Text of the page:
When I started blogging, I’d just finished three and a half years of seminary where I read academic books and wrote academic papers for academic professors. Part of my reason for blogging on a regular basis was simply preserving my sanity when I was removed from the social interactions at seminary.
I needed to write and read blog posts because I didn’t know what else to do with myself. The trouble was that I blogged terribly for the first five years.
I took all of my seminary knowledge and dumped it on my blog.
Blah, blah, blah, theology and culture…
Blah, blah, blah, theology and context…
Blah, blah, blah women in ministry…
Blah, blah, blah church makes me grumpy…
I’ve been writing about theology, context, and women in ministry since 2005, but it wasn’t until 2011 that I learned how to blog in a way that would help people actually care (more about that in another post!).
I failed to engage readers. I failed to understand what successful blogging looked like.
The only solution to my writing woes came from reading other blogs.
I started to notice that some blogs engaged me quite a bit more than others.
After reading these blogs, I made some changes to my blogging, and I saw a sharp rise in comments and readers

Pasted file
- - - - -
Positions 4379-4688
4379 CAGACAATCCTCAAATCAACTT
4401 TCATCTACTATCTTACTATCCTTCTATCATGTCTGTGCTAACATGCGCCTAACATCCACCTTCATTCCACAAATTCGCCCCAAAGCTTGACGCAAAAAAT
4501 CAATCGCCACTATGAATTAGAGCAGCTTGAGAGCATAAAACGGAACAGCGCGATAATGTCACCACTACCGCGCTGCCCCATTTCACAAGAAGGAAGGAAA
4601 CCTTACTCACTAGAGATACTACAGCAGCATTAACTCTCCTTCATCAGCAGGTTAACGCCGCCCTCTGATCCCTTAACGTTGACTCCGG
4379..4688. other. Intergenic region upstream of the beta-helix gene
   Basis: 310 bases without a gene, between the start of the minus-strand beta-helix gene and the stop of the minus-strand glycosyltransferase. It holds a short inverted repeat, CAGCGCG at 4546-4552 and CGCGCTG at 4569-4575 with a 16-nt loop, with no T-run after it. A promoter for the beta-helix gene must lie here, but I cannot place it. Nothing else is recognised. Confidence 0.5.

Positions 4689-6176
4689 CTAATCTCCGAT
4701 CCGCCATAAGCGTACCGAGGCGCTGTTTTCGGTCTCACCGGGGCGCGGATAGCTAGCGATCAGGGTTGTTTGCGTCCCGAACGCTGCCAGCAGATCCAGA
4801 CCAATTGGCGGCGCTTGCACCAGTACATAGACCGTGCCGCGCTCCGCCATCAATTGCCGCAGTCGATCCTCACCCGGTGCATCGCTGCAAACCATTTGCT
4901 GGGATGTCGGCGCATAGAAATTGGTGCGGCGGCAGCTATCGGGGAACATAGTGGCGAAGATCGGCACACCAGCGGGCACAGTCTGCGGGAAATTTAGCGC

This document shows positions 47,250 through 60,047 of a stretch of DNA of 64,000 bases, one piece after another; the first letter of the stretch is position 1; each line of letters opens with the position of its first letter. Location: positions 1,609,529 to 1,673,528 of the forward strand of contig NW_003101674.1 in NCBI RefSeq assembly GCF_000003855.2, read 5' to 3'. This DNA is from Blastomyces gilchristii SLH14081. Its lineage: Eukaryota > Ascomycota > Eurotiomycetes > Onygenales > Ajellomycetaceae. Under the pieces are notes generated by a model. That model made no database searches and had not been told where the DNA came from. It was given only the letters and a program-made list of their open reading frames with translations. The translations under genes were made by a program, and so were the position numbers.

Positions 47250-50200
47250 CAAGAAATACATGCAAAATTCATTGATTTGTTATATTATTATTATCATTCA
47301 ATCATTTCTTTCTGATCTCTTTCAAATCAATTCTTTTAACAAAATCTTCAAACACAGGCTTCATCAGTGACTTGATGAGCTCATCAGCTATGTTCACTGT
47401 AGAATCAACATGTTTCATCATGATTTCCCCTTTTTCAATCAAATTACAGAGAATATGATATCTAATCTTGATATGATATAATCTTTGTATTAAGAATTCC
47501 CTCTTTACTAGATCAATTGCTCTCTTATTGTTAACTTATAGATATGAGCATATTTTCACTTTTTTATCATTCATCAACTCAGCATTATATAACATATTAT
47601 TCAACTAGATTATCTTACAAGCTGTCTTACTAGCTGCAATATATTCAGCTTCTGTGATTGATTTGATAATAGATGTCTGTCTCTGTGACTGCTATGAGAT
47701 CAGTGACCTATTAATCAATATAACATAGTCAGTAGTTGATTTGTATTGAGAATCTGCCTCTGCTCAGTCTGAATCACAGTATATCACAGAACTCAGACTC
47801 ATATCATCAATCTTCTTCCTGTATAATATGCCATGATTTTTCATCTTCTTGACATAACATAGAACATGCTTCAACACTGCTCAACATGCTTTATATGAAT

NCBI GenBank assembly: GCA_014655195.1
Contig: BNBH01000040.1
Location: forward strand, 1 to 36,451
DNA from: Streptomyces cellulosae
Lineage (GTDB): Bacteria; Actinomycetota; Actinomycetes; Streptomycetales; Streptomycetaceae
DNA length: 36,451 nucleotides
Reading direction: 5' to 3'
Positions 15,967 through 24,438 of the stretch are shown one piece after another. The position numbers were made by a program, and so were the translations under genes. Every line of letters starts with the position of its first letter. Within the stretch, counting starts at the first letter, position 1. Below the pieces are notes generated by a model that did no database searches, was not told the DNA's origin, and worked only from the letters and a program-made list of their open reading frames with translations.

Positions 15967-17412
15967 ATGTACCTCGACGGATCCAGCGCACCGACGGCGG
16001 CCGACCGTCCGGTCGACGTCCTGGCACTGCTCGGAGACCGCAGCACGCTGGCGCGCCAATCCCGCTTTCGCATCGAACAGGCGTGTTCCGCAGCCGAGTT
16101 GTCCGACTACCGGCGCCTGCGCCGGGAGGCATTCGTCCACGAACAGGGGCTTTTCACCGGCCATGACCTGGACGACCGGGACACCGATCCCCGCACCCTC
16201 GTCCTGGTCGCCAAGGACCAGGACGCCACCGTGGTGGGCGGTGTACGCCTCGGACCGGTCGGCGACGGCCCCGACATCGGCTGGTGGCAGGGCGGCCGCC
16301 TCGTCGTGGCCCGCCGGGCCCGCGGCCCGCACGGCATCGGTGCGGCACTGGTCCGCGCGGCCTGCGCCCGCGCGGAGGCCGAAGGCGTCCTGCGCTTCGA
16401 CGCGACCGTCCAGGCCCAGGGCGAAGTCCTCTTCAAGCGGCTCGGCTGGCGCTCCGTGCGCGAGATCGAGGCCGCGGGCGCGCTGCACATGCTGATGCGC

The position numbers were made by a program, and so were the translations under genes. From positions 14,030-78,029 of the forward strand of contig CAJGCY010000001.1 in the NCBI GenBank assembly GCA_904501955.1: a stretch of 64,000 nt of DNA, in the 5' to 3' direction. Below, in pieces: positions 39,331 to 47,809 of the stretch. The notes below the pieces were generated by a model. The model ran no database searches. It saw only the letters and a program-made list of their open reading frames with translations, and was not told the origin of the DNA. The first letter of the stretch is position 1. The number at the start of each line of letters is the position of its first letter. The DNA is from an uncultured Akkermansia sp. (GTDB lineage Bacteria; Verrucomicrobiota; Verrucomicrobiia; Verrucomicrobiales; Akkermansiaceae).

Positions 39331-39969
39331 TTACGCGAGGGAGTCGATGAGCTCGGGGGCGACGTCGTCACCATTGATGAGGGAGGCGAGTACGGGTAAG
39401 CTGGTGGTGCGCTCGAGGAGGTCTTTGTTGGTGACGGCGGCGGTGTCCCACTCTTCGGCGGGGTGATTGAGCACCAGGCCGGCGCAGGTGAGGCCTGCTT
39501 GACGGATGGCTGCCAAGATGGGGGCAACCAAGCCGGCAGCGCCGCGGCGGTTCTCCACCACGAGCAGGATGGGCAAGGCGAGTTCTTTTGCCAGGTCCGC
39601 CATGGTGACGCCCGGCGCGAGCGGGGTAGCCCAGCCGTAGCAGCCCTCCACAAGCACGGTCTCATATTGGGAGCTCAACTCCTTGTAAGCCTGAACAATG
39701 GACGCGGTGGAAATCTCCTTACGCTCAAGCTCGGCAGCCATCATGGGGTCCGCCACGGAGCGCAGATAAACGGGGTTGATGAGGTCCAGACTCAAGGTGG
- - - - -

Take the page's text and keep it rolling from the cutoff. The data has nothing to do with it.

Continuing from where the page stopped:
Bloggers don’t write in a vacuum. While there are only so many hours in a day, reading high quality blogs is essential for improving your writing.
One blogger who I’ve really enjoyed watching grow is Alise Wright.
Over the past couple of years I’ve watched her change and shift both in some of her beliefs and how she communicates them on her blog. As she writes, she regularly mentions what she’s reading and who is influencing her thinking.
That ability to both read and interact with other bloggers and writers has really paid off on her blog. Although she is always learning from other bloggers, she has carved out her own unique voice that is both passionate and kind—a delicate balance!
Perhaps one of the most important lessons we can learn from Alise is that we don’t just read other people’s blogs to repeat their ideas to our own audiences. Those days of blogging are done now that social media sharing makes it easy to promote other blogs.
We read other blogs in order to share our unique perspectives with existing conversations or to start new conversations that aren’t happening already.
When Alise tackles a subject, she’s always aware of what’s been said, and how she can add something unique and worthwhile. The quality of her writing has sky rocketed because she’s an avid reader who has learned a thing or two about blogging. In addition, she is generous with her links, always giving credit to the people who have influenced her.
That is the sign of a solid blogger.
Want to improve your blog? Check out one of Alise’s most recent blog reading lists.